Every time I see an IndyGo story, I brace myself for the good, the bad and the oh-so ugly.
Dare I mention the shiny sketches for the recently unveiled transit center? Although the sketches looked good on paper, it took just seconds for shouts of wasteful spending to surface from people who read about the news, loyal bus riders and transit supporters.
Let’s be clear: IndyGo’s $13.5 million federal grant can be used for the transit center and for the transit center only. By law, it cannot be spent to add routes or buses or to pay drivers more. Or for anything else.
Only for the new center.
So there is no corruption or other unethical shifting of resources. There is no coverup.
It’s common practice to condemn the city’s lone bus company for not pulling itself up by its bootstraps, or to blame management for misguided steps toward yet another grand scheme to invest in something new before putting more buses and routes on the streets.
This time around, the public appears to be confused over what the bus company can and cannot do with federal money.
Yes, I’m a former IndyGo staffer, departing in 2009. But unless there’s some secret club of ex-employees I’m not aware of, my support is not a hidden agenda to, say, take over IndyGo’s communications department. I believe in public transportation and I believe in IndyGo.
I’m not waving a green flag at the center’s worthiness as a signature structure, as the mayor put it, or even for the need to build it at all. You have your pick of the pros and cons for those debates.
Talks of better transit almost always point to who is going to fund it. Toss up IndyGo’s name and the public immediately sees an anemic system and complains that investing in it is a long way from reality.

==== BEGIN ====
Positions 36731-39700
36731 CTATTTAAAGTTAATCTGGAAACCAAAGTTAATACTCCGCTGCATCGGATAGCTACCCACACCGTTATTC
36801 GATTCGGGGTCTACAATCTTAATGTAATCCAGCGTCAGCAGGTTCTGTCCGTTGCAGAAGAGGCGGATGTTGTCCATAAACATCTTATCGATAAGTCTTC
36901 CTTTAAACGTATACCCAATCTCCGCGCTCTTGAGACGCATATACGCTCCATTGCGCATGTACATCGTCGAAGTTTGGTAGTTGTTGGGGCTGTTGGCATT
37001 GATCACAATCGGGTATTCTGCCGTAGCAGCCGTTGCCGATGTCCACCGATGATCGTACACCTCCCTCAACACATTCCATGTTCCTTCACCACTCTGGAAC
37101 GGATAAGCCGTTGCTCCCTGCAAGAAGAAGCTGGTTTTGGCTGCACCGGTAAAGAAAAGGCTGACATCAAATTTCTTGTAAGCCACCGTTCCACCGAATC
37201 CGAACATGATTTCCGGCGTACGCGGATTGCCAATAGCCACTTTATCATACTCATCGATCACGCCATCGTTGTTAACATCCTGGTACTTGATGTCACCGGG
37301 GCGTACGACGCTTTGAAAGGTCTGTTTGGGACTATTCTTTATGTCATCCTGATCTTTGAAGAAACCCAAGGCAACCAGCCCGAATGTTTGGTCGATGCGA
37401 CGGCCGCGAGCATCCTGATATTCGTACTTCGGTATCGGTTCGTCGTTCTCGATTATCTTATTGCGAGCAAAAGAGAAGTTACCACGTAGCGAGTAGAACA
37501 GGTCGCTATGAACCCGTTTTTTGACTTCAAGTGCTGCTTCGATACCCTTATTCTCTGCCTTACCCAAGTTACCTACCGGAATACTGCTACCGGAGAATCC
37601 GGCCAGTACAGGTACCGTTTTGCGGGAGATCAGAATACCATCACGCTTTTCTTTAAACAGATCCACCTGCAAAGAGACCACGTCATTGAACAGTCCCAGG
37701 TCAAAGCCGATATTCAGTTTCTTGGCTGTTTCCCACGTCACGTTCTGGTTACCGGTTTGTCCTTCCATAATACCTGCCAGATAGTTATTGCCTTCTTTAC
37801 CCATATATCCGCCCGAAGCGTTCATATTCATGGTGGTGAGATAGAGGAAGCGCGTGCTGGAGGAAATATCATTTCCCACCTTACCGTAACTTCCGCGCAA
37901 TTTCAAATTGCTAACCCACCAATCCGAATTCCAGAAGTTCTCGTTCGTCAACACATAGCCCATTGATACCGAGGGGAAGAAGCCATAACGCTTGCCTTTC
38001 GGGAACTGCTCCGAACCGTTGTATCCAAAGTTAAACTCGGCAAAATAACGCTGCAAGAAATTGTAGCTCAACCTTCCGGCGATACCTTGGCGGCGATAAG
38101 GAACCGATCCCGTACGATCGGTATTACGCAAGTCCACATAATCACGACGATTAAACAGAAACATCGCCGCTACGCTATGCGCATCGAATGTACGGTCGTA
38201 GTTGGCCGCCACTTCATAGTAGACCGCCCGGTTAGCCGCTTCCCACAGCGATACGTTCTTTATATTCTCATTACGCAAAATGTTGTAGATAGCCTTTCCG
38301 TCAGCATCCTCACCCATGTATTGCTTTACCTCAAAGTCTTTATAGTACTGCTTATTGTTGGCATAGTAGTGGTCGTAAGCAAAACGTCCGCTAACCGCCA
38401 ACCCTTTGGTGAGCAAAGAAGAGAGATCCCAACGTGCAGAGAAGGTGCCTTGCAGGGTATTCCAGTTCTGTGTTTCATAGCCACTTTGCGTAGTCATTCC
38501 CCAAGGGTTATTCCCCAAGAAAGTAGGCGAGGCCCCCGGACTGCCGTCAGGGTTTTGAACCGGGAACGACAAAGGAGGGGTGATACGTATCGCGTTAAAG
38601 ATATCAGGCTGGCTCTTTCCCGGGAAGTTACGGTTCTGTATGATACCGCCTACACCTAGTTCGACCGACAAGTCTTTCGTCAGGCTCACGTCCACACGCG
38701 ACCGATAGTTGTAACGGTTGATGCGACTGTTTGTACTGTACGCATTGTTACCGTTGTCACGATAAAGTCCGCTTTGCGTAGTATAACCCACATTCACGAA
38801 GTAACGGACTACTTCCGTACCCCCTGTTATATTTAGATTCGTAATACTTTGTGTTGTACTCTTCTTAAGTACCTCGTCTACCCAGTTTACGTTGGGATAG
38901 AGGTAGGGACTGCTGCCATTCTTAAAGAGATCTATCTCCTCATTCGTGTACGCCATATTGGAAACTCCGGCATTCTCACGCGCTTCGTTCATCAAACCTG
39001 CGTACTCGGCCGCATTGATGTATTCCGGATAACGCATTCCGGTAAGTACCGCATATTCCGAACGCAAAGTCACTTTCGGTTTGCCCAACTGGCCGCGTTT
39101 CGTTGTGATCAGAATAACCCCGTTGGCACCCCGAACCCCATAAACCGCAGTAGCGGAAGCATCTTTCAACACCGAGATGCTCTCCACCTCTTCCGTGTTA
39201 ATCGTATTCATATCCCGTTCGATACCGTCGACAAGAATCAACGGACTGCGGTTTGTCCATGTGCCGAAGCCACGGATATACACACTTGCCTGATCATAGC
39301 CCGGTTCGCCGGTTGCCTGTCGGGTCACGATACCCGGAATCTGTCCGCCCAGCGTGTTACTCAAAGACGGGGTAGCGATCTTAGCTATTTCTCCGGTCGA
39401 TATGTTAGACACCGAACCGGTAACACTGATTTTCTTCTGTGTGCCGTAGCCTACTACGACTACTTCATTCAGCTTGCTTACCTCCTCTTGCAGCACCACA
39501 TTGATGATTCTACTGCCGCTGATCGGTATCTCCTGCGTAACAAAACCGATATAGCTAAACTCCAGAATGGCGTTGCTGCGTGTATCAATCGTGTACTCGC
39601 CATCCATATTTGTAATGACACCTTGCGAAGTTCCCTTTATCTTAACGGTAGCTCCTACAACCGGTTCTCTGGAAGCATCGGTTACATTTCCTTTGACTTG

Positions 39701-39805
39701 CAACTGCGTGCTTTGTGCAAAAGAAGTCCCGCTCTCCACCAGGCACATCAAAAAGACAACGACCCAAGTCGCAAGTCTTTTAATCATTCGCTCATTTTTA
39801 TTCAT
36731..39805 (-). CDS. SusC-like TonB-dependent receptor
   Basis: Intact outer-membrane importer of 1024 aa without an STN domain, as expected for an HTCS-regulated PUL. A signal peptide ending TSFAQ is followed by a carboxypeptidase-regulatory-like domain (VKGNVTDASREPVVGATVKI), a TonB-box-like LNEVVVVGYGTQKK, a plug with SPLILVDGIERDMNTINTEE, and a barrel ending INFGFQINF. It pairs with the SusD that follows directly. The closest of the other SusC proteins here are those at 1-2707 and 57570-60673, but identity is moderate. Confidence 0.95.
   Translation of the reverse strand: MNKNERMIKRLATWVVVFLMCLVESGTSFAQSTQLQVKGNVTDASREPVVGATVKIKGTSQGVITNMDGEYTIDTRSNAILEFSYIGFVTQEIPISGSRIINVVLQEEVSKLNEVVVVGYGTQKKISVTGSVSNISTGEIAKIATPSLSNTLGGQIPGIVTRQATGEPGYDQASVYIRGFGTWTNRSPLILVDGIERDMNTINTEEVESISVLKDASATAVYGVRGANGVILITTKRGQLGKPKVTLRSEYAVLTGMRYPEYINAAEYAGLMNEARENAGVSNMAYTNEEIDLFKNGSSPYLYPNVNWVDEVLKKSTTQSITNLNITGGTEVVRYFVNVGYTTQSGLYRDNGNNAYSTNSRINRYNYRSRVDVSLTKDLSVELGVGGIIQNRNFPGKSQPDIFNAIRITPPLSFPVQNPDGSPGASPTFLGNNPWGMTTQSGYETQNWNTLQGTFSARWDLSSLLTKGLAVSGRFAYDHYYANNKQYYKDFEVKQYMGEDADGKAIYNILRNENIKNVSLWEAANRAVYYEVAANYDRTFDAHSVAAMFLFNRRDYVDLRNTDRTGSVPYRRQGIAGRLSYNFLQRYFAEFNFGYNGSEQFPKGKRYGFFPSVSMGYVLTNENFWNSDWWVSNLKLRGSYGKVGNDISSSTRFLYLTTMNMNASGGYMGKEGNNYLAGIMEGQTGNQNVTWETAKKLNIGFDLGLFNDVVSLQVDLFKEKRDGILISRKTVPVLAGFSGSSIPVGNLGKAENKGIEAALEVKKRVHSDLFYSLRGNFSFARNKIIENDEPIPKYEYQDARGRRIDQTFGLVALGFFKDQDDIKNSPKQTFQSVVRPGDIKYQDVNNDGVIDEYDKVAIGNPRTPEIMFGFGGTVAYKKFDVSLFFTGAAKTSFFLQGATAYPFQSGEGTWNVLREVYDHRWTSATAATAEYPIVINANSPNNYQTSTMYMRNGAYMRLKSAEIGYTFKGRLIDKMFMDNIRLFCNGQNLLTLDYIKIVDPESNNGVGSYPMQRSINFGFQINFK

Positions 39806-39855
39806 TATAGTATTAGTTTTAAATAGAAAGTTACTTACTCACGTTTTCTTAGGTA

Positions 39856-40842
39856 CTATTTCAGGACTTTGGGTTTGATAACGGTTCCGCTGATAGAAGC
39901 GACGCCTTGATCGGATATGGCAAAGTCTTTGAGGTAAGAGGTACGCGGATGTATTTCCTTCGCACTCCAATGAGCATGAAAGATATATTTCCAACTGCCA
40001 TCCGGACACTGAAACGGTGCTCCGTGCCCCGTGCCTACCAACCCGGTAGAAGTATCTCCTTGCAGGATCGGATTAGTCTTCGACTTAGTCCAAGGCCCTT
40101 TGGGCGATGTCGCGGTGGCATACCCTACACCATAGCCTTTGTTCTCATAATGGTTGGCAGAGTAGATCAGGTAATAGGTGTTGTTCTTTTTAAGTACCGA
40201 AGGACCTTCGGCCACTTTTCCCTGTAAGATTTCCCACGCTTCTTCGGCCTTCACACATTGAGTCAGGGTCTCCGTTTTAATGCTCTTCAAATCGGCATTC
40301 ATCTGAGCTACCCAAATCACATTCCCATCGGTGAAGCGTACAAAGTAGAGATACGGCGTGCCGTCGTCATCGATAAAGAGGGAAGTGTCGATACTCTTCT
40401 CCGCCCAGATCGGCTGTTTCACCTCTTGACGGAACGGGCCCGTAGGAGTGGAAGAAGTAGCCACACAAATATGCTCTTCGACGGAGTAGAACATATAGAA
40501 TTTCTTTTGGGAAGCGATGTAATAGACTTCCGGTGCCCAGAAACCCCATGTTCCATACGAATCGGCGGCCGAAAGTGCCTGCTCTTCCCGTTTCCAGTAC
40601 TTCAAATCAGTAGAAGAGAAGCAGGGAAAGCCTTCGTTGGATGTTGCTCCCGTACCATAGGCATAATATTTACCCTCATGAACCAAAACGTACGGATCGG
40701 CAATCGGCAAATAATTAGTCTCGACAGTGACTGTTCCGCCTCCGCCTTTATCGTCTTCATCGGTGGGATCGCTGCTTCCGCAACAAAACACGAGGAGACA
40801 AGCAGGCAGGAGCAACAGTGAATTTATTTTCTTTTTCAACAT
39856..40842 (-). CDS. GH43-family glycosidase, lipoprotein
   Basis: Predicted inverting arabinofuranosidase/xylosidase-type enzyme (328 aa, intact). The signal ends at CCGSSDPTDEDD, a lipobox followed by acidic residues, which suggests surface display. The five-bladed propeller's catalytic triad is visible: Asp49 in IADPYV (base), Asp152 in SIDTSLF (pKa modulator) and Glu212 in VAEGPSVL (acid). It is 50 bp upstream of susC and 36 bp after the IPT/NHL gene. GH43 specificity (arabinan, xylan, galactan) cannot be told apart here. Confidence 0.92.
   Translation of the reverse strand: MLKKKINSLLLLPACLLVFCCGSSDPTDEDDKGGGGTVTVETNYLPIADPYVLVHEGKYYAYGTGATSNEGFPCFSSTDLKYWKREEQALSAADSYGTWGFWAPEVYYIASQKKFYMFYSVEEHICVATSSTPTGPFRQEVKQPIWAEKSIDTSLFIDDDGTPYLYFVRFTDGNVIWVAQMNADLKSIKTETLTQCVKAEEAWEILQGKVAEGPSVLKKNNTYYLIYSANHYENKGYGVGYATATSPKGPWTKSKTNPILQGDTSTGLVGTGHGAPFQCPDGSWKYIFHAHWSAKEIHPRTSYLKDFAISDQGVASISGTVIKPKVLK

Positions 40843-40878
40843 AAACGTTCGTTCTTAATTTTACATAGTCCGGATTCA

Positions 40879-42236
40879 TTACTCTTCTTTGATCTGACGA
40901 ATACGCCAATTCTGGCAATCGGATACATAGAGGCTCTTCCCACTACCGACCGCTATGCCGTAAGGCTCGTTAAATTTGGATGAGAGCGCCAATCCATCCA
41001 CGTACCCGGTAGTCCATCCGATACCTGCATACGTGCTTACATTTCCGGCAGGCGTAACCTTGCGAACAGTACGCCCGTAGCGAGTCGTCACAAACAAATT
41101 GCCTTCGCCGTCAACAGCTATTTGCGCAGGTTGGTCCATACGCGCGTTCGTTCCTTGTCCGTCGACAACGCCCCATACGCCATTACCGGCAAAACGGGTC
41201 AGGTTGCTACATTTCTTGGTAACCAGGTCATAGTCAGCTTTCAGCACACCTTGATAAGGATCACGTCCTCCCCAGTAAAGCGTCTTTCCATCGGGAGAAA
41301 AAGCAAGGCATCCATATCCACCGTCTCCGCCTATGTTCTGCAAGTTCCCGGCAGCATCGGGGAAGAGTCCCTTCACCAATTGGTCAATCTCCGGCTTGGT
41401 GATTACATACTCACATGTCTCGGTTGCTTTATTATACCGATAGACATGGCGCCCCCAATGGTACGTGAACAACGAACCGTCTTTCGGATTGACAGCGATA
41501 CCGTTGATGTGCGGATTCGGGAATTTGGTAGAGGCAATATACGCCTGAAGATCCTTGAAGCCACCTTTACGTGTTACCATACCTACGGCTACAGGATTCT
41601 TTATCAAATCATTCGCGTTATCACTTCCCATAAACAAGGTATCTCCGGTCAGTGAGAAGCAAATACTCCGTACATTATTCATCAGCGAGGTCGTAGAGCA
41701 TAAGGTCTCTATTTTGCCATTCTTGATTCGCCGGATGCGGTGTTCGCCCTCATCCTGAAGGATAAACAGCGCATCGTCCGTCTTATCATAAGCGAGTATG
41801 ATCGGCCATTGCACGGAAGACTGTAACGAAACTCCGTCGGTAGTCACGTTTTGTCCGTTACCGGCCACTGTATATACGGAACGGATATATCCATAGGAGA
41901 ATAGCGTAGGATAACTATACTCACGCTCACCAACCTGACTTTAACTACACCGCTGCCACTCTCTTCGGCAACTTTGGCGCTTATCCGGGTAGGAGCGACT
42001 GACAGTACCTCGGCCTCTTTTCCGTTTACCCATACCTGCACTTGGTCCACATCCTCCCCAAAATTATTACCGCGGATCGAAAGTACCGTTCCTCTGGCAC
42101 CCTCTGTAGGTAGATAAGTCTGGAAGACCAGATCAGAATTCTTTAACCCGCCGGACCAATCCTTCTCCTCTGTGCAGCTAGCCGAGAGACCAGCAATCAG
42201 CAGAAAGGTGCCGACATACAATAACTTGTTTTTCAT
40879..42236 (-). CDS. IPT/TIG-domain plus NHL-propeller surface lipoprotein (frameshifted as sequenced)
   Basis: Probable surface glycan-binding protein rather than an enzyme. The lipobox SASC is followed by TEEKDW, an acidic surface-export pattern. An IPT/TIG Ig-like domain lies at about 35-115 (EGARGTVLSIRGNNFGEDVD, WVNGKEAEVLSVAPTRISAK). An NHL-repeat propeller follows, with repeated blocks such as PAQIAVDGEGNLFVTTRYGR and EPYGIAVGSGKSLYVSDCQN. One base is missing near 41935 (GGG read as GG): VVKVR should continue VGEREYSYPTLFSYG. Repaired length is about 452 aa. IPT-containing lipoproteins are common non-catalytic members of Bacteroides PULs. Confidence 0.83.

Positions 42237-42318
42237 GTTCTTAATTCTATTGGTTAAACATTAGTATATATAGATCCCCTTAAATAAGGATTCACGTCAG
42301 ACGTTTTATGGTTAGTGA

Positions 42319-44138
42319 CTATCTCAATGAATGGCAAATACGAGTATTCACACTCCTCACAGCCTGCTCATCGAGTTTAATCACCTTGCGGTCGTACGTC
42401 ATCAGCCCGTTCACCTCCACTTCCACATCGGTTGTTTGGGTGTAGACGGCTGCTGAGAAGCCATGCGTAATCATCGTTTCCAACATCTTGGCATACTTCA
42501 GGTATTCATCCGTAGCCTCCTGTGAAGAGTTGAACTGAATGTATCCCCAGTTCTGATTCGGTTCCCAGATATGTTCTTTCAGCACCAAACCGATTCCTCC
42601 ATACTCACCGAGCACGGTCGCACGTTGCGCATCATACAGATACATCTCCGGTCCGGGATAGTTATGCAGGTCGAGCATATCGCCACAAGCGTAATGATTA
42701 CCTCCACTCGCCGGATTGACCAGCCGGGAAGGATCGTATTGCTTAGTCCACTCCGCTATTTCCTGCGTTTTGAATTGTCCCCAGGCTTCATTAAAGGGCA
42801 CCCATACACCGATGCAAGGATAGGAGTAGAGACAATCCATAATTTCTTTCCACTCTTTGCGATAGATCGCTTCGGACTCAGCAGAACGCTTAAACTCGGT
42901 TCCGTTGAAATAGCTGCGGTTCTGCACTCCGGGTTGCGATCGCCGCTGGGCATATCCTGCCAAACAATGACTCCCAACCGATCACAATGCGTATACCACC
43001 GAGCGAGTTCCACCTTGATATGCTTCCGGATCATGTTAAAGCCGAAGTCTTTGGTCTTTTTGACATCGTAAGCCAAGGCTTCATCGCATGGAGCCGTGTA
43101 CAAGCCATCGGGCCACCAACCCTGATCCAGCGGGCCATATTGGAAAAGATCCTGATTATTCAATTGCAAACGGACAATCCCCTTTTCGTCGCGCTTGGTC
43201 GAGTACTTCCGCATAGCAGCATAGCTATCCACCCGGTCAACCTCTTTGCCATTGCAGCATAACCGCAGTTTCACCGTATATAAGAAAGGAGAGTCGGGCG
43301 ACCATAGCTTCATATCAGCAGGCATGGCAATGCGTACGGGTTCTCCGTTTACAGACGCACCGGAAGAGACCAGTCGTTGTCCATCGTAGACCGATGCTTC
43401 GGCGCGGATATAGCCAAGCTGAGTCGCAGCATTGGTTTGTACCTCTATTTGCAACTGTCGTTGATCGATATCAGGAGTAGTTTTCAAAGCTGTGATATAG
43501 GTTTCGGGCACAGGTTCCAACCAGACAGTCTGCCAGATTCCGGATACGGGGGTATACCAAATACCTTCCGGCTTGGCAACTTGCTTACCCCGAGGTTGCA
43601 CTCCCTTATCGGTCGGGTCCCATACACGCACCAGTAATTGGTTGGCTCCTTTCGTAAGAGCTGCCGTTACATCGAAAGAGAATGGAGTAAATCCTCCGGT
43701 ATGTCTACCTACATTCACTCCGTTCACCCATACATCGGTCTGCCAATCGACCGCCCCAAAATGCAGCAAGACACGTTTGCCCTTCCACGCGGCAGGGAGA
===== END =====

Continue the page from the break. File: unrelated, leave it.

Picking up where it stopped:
For me, the transit center is a small piece of the puzzle, and I don’t blame IndyGo one bit for seizing it. I would actually be upset if it passed on the money, giving in to everyone else’s solutions for erasing years of underfunding.
I sometimes think people imagine themselves blinking and IndyGo’s suddenly becoming like the public transportation companies they actually use in other cities.
Nope, you gotta put something in to get something even better out of it.
And for the ones you do use and admire? Those transits spent years putting money into their bus companies. That type of investment does not happen overnight.
To think that IndyGo would pass on a transit center until the system was bigger and better is just ridiculous. The feds are not going to hold onto the grant, and it won’t sit untouched until a time of our choosing.
We have to act within the given time line or—poof—it’s gone.
It would be ideal to not have to chisel away at a larger plan to make IndyGo thrive on a continuous basis. But, that’s where we are.•
Spalding is executive director of the 51% Club, a project of the Indiana Democratic Party. Send comments to firstname.lastname@example.org.